In Phase II trials, in which no drug-related ocular or systemic effects were observed, stabilization or improvement in visual activity was observed in the vast majority of patients, with both early and advanced lesions responding. In a significant number of patients that had a more advanced wet AMD-affected eye (“fellow eye”), who were not candidates for therapy with the currently approved wet-AMD drug therapy, the administration of Squalamine produced beneficial effects in this non-treatable AMD-affected fellow eye as well.  As opposed to the current approved standard of therapy, Evizon® does not require direct injection into the eye.  In addition, Evizon®’s novel mechanism of action avoids the systemic and ophthalmic side effects associated with intravitreal injections of anti-vascular endothelial growth factor (“VEGF”) antibodies.
 
Additionally, because of its potent anti-angiogenic effects and secondary mechanisms of action, Squalamine also shows promise in the treatment of solid tumors such as ovarian cancer. In a concluded Phase IIa study, patients with stage III and IV refractory and resistant ovarian cancer received Squalamine in conjunction with another chemotherapeutic agent with approximately two thirds of the patients achieving a complete response, partial response or stable disease. In 2001, Squalamine was awarded Orphan Drug Status by the Food and Drug Administration (“FDA”) for the treatment of late stage refractory and  resistant ovarian cancer. Because of funding constraints, Ohr is seeking a development partner to further advance development of this indication.
 
Ohr also owns various other compounds in earlier stages of development that it will seek to develop further through a strategic partnership or on a sponsored basis.
 
As consideration for Dr. Hirschman for the sale of the pre-clinical compounds, the Company issued to Dr. Hirschman, a five-year warrant, issuable on the closing of the acquisition, exercisable for up to 5,000,000 shares of the Company’s Stock at an initial exercise price of $.50 per share (the “Hirschman Warrant”) and entered into a certain Registration Rights Agreement, which provides for certain registration rights in connection with the shares of the Company’s Common Stock issuable upon exercise of the Hirschman Warrant (the “Registration Rights Agreement”). Dr. Hirschman is the father of Orin Hirschman, a beneficial owner through AIGH Investment Partners, LLC of approximately 13.89% of the outstanding Common Stock of the Company.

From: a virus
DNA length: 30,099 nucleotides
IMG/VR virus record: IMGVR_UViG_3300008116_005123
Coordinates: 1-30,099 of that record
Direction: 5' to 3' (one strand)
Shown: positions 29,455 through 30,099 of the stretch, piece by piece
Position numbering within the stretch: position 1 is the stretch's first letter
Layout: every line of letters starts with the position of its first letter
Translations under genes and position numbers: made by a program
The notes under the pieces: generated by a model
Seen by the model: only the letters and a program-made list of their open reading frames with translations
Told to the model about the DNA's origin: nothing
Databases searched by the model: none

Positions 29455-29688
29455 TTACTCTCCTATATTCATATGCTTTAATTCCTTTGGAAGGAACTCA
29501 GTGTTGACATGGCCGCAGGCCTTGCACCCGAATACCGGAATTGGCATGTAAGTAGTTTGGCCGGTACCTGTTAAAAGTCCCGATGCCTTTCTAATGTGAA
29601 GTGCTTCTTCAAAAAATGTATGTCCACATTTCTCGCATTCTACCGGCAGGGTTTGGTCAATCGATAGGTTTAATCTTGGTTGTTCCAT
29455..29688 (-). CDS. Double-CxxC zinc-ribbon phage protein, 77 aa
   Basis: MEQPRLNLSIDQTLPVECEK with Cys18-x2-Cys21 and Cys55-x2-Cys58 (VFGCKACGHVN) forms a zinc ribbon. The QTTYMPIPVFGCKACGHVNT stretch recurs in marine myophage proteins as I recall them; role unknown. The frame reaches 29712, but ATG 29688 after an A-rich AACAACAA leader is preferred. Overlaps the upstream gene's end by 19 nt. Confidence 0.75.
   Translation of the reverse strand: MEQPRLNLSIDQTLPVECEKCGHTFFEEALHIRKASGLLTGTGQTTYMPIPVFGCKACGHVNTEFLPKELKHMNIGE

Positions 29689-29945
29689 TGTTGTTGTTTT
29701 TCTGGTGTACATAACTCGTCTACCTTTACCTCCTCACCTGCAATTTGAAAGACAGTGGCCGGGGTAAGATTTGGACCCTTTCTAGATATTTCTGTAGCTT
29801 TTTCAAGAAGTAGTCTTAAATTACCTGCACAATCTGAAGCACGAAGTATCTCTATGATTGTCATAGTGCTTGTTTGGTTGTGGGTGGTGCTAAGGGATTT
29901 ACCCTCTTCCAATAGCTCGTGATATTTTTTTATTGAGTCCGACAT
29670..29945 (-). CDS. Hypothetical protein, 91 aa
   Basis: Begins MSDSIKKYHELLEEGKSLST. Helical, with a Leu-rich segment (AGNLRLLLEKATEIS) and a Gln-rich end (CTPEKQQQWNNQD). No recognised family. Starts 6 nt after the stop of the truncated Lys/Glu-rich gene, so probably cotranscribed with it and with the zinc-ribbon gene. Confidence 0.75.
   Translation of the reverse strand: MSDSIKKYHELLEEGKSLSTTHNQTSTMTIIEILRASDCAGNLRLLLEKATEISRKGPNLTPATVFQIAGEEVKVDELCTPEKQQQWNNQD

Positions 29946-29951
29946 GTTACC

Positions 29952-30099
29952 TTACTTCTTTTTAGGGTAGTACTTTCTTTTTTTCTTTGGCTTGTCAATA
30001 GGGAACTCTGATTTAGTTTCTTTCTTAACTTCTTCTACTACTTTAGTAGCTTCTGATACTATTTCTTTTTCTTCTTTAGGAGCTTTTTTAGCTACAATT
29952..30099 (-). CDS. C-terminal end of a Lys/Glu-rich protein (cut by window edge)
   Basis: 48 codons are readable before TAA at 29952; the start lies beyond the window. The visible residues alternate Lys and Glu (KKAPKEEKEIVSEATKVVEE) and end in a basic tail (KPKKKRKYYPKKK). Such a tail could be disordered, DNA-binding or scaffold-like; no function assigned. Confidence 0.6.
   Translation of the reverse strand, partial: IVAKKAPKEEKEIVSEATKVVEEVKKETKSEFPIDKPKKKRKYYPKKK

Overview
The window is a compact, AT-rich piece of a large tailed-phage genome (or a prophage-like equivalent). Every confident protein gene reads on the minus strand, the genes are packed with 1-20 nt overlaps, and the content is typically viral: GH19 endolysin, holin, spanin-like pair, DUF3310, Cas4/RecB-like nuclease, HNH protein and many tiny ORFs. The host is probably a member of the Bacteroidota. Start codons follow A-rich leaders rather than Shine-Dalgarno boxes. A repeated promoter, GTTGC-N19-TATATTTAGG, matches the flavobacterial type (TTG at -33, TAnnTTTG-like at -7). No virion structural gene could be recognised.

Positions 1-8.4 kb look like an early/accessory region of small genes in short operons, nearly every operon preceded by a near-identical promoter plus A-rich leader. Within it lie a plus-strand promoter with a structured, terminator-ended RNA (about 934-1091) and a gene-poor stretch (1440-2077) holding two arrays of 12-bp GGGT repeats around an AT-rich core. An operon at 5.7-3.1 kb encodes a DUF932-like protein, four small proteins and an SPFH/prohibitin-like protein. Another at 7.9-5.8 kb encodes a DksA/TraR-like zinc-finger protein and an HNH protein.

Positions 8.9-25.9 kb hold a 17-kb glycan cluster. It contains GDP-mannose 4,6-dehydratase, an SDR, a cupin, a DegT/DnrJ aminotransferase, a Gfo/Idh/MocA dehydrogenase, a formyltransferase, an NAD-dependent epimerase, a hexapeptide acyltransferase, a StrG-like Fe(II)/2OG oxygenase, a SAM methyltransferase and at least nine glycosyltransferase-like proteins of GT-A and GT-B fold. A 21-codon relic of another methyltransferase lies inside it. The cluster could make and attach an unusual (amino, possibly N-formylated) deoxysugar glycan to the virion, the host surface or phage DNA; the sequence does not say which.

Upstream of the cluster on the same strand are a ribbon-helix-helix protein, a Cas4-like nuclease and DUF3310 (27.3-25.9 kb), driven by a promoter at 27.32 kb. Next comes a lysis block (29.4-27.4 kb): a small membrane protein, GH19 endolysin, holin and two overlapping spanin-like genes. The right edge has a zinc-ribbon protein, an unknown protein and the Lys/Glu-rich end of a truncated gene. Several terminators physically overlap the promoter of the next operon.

5

 

Reincorporation
 
On August 3, 2009 the Company merged with and into its subsidiary, Ohr Pharmaceutical, Inc. (“Ohr”). Under the terms of the merger agreement, Ohr became the surviving corporation in the merger. Each outstanding share of BBM common stock was converted into one share of Ohr common stock. Each outstanding share of BBM Series B convertible preferred stock was converted into one share of Ohr Series B convertible preferred stock. Additionally, all outstanding BBM options and warrants were assumed and converted into equivalent Ohr warrants or options and maintained substantially identical terms. Finally, each outstanding share of Ohr stock owned by BBM immediately prior to the effective date of the merger ceased to be outstanding and was cancelled and retired.
 
Material Subsequent Events